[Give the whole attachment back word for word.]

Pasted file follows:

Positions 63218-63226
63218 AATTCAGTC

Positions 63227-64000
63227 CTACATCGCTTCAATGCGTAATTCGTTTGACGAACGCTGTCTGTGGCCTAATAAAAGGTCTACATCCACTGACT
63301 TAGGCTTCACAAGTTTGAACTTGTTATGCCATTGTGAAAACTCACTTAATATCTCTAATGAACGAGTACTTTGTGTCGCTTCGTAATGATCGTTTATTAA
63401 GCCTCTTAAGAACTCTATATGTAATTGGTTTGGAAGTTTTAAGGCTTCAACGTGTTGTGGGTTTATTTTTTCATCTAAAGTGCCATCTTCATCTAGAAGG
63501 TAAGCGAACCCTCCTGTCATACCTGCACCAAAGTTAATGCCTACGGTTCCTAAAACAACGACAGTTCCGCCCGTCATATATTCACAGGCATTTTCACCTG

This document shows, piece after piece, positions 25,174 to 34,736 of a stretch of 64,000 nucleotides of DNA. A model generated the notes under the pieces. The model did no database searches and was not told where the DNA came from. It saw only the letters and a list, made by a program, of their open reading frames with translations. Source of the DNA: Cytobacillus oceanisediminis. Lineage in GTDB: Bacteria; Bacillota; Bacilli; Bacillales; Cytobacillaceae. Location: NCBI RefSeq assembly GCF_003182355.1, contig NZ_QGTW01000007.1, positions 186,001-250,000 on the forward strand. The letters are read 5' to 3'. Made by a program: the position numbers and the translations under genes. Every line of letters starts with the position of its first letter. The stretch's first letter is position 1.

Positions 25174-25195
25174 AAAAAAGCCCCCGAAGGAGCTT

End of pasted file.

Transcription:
Positions 63218-63226
63218 AATTCAGTC

Positions 63227-64000
63227 CTACATCGCTTCAATGCGTAATTCGTTTGACGAACGCTGTCTGTGGCCTAATAAAAGGTCTACATCCACTGACT
63301 TAGGCTTCACAAGTTTGAACTTGTTATGCCATTGTGAAAACTCACTTAATATCTCTAATGAACGAGTACTTTGTGTCGCTTCGTAATGATCGTTTATTAA
63401 GCCTCTTAAGAACTCTATATGTAATTGGTTTGGAAGTTTTAAGGCTTCAACGTGTTGTGGGTTTATTTTTTCATCTAAAGTGCCATCTTCATCTAGAAGG
63501 TAAGCGAACCCTCCTGTCATACCTGCACCAAAGTTAATGCCTACGGTTCCTAAAACAACGACAGTTCCGCCCGTCATATATTCACAGGCATTTTCACCTG

This document shows, piece after piece, positions 25,174 to 34,736 of a stretch of 64,000 nucleotides of DNA. A model generated the notes under the pieces. The model did no database searches and was not told where the DNA came from. It saw only the letters and a list, made by a program, of their open reading frames with translations. Source of the DNA: Cytobacillus oceanisediminis. Lineage in GTDB: Bacteria; Bacillota; Bacilli; Bacillales; Cytobacillaceae. Location: NCBI RefSeq assembly GCF_003182355.1, contig NZ_QGTW01000007.1, positions 186,001-250,000 on the forward strand. The letters are read 5' to 3'. Made by a program: the position numbers and the translations under genes. Every line of letters starts with the position of its first letter. The stretch's first letter is position 1.

Positions 25174-25195
25174 AAAAAAGCCCCCGAAGGAGCTT